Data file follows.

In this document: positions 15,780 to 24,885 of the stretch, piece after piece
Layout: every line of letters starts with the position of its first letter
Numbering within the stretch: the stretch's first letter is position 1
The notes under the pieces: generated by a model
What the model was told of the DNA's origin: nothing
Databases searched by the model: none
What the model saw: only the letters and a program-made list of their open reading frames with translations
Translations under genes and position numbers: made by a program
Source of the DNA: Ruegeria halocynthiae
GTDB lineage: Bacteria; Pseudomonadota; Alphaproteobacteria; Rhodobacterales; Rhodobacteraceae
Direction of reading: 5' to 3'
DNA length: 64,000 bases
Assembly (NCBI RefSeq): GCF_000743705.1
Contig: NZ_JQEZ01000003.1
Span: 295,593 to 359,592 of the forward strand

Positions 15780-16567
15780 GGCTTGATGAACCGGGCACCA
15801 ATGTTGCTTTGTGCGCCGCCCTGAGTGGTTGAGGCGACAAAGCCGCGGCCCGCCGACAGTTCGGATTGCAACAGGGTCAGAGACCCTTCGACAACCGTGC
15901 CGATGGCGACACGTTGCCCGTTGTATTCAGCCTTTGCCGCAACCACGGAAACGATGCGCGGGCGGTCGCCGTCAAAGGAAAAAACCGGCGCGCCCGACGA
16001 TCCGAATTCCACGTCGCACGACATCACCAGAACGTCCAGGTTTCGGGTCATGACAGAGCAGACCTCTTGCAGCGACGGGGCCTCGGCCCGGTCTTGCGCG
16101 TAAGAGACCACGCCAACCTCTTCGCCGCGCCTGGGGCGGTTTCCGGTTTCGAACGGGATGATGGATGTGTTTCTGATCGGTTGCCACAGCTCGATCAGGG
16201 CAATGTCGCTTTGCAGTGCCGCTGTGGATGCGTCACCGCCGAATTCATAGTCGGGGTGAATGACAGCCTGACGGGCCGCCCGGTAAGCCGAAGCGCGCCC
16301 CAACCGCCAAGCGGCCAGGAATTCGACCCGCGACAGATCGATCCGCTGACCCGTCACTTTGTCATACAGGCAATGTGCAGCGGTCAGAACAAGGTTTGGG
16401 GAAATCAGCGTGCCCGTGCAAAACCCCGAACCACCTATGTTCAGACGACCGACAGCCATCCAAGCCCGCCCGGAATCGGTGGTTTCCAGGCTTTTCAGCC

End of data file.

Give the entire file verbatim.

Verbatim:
In this document: positions 15,780 to 24,885 of the stretch, piece after piece
Layout: every line of letters starts with the position of its first letter
Numbering within the stretch: the stretch's first letter is position 1
The notes under the pieces: generated by a model
What the model was told of the DNA's origin: nothing
Databases searched by the model: none
What the model saw: only the letters and a program-made list of their open reading frames with translations
Translations under genes and position numbers: made by a program
Source of the DNA: Ruegeria halocynthiae
GTDB lineage: Bacteria; Pseudomonadota; Alphaproteobacteria; Rhodobacterales; Rhodobacteraceae
Direction of reading: 5' to 3'
DNA length: 64,000 bases
Assembly (NCBI RefSeq): GCF_000743705.1
Contig: NZ_JQEZ01000003.1
Span: 295,593 to 359,592 of the forward strand

Positions 15780-16567
15780 GGCTTGATGAACCGGGCACCA
15801 ATGTTGCTTTGTGCGCCGCCCTGAGTGGTTGAGGCGACAAAGCCGCGGCCCGCCGACAGTTCGGATTGCAACAGGGTCAGAGACCCTTCGACAACCGTGC
15901 CGATGGCGACACGTTGCCCGTTGTATTCAGCCTTTGCCGCAACCACGGAAACGATGCGCGGGCGGTCGCCGTCAAAGGAAAAAACCGGCGCGCCCGACGA
16001 TCCGAATTCCACGTCGCACGACATCACCAGAACGTCCAGGTTTCGGGTCATGACAGAGCAGACCTCTTGCAGCGACGGGGCCTCGGCCCGGTCTTGCGCG
16101 TAAGAGACCACGCCAACCTCTTCGCCGCGCCTGGGGCGGTTTCCGGTTTCGAACGGGATGATGGATGTGTTTCTGATCGGTTGCCACAGCTCGATCAGGG
16201 CAATGTCGCTTTGCAGTGCCGCTGTGGATGCGTCACCGCCGAATTCATAGTCGGGGTGAATGACAGCCTGACGGGCCGCCCGGTAAGCCGAAGCGCGCCC
16301 CAACCGCCAAGCGGCCAGGAATTCGACCCGCGACAGATCGATCCGCTGACCCGTCACTTTGTCATACAGGCAATGTGCAGCGGTCAGAACAAGGTTTGGG
16401 GAAATCAGCGTGCCCGTGCAAAACCCCGAACCACCTATGTTCAGACGACCGACAGCCATCCAAGCCCGCCCGGAATCGGTGGTTTCCAGGCTTTTCAGCC